The presidents of Russia and Ukraine met face-to-face Tuesday for the first time since June to talk about the fighting that has engulfed Ukraine’s separatist east. From their opening remarks, it appeared unlikely that Vladimir Putin and Petro Poroshenko would find common ground.
The meeting in the Belarusian capital of Minsk came as Ukraine said it had captured 10 Russian soldiers in eastern Ukraine and shelling spread to a new front in the country’s southeast.
Ukraine has repeatedly accused Russia of supporting and arming the pro-Russian rebels fighting government troops, which Russia always denies.
“The fate of peace and the fate of Europe are being decided in Minsk today,” Poroshenko, a billionaire chocolate magnate, said as the talks began, his manner unusually restrained.
The two leaders sat on opposite sides of a large round table and were joined by the presidents of Belarus and Kazakhstan and three senior officials from the European Union. Contrary to some expectations, they did not meet one-on-one ahead of the talks, according to an aide to the Ukrainian president, Iryna Herashchenko. They did stage a handshake for the cameras. Under pressure to seek a negotiated settlement and not a military victory, Poroshenko said the purpose of his visit was to start searching for a political compromise and promised that the interests of Russian-speakers in eastern Ukraine would be taken into account.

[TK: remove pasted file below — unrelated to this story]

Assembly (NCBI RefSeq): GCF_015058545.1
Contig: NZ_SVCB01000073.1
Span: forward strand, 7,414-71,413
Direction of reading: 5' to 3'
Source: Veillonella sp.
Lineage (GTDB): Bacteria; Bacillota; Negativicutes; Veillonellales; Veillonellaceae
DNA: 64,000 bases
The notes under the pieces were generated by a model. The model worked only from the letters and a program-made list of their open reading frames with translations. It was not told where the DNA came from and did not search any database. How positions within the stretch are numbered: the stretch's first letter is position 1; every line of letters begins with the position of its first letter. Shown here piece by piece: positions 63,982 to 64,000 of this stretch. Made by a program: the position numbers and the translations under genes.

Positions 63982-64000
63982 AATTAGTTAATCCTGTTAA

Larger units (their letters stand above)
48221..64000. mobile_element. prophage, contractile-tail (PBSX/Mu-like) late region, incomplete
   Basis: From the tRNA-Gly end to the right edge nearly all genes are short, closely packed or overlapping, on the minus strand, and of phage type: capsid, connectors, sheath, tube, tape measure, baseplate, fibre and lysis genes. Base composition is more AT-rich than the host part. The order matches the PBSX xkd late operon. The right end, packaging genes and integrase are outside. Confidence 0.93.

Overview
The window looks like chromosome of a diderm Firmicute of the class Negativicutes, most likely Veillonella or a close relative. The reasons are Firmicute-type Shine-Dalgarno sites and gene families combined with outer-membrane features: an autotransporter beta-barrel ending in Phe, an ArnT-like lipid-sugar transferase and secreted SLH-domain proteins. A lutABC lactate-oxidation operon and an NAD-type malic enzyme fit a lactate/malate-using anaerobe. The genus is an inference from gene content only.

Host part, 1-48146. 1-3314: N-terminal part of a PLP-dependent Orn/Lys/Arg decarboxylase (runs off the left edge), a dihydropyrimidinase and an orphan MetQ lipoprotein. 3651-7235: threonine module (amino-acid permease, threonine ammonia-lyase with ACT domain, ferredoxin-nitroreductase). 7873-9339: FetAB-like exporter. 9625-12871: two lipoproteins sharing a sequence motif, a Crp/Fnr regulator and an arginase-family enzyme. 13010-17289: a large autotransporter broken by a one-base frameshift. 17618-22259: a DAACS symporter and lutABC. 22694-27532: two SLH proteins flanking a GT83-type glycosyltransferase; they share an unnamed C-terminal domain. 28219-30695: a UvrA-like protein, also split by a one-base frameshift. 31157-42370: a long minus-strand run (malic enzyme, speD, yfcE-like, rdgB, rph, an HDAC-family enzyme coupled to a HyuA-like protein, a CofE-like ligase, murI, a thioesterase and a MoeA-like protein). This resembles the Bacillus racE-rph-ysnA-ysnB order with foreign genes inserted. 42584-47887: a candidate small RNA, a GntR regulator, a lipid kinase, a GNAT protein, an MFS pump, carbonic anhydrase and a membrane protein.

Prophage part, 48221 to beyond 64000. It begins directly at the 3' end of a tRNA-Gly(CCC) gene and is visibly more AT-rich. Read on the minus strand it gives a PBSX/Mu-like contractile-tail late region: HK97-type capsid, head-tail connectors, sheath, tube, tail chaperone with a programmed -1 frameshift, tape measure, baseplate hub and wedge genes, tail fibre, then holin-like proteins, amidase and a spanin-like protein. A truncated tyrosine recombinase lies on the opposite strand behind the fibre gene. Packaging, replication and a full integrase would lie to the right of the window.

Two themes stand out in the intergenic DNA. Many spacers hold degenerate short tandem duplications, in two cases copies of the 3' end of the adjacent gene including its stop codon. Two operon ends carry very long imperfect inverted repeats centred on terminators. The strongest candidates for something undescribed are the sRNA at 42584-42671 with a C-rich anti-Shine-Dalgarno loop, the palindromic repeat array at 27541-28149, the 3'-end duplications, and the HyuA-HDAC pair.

Putin devoted most of his opening remarks to trade, arguing that Ukraine’s decision to sign an association agreement with the 28-nation EU would lead to huge losses for Russia, which would then be forced to protect its economy. Ukraine is set to ratify the EU association agreement in September.